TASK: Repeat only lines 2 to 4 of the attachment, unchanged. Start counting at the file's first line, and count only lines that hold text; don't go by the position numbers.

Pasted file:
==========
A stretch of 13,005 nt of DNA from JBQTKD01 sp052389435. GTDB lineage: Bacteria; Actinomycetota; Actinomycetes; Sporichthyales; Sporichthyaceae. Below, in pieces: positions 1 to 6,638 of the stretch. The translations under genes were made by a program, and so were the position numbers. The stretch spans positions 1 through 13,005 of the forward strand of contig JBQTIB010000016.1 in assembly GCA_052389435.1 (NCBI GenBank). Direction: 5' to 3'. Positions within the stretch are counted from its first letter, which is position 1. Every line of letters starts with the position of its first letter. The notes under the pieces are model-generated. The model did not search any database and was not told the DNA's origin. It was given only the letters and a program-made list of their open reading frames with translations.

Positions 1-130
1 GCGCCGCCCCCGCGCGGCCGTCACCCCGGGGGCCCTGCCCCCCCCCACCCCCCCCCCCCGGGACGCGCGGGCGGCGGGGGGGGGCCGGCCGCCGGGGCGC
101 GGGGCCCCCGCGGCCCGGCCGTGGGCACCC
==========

Positions 1-130
1 GCGCCGCCCCCGCGCGGCCGTCACCCCGGGGGCCCTGCCCCCCCCCACCCCCCCCCCCCGGGACGCGCGGGCGGCGGGGGGGGGCCGGCCGCCGGGGCGC
101 GGGGCCCCCGCGGCCCGGCCGTGGGCACCC